Why I am reluctant to finish “The 5th Wave”

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Marissa Finger

“The 5th Wave” cover is more creative than the content within.

Marissa Finger, staff writer

You’ve probably heard of The 5th Wave–the new movie that just came out in January and is about an apocalyptic sci-fi world. Well, if you have gone to see it or have been watching TV during commercials, you have probably seen it is also as a book by author Rick Yancey.

 

The 5th Wave follows Cassie Sullivan, Sammy Sullivan, and Ben Parish a few months into an alien discovery. The aliens, also named The Others, have arrived in the atmosphere of Earth and have sent four waves down to eradicate the planet of human existence: worldwide EMP strike, tsunami waves to take out the coasts, a disease spread by birds, and some humans are basically replaced with alien instincts and intelligence to downsize the population.

 

I decided to read The 5th Wave when my friends and I saw the movie previews while watching The Hunger Games: Mockingjay Part Two. The movie looked good–I just made the assumption that an apocalypse with aliens would be a great concept. I’m not saying it isn’t, but I just feel like Rick Yancey didn’t portray the genre like he could have.

 

Romance was a large contributor to the plot. It seemed like the romantic parts were there to make the story good when it just stopped everything in its tracks and made me think I was reading some romance novel instead of apocalyptic thriller. A lot of the characters had to have a counterpart or a big, romantic interaction with one of the main characters: girl gets shot in the leg, girl gets found by the person that shot her, he saves her, later they kiss, she finds out, more smooching, and finally he decides his main priority in life is to be beside her. It all just seems too cliché.

 

A big factor of my reluctance to actually finish the last few chapters of the book is character development. Spoiler: there isn’t really any. Cassiopeia “Cassie” Sullivan may become this really kickbutt character, but she still thinks and acts the same before any of the extraterrestrial happenings began–just with added umph in her decision making skills.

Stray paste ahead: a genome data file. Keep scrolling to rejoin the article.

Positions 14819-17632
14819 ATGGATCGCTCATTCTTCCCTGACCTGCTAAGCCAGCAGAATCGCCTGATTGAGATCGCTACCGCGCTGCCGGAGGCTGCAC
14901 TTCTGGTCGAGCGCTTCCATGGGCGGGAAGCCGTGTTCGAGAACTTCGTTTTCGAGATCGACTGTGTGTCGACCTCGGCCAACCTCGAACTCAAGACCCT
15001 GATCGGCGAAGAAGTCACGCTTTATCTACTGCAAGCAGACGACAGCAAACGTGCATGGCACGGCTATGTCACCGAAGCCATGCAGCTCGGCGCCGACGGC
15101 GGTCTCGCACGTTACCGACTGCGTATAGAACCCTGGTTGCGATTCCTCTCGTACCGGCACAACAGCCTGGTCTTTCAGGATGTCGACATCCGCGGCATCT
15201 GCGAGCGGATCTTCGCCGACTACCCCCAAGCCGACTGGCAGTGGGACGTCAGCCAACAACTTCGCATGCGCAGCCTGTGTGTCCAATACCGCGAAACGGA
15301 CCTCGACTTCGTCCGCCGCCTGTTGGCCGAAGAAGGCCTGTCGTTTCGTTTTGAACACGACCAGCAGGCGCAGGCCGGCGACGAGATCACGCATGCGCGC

Then, there is Ben Parish, who all in all says he changes into Zombie (his identity after the waves and after he is put into a military ‘boot camp’), but like Cassie his motivation doesn’t change. He is still a jock but with no team and he is still widely attracted to girls. However, he becomes more of a leader and I do like his character.

 

That brings us to Sammy. I do really appreciate this character. He’s really young so you can see his character actually change and develop into a small adult character.Towards the beginning half of the book, though rarely mentioned, he is as regular of a kid as they get. Slowly, the waves start to happen and he finds out what really is happening to the world around him. I think he really gets it during the third wave when people start getting sick and he loses someone close to him, but it is in a way that makes it easy to understand. He still has that little kid spirit and body but his mind opens up to the events and helps him progress as a character.

 

It isn’t that I don’t like the book or the concept. I’m just really scared to pick the book up and find one more romantic and unnecessary scene or another horribly decided decision by a character. I tip my hat to Rick Yancey. He’s a good writer, but maybe he should actually write science fiction and not romantic fiction in a apocalyptic world.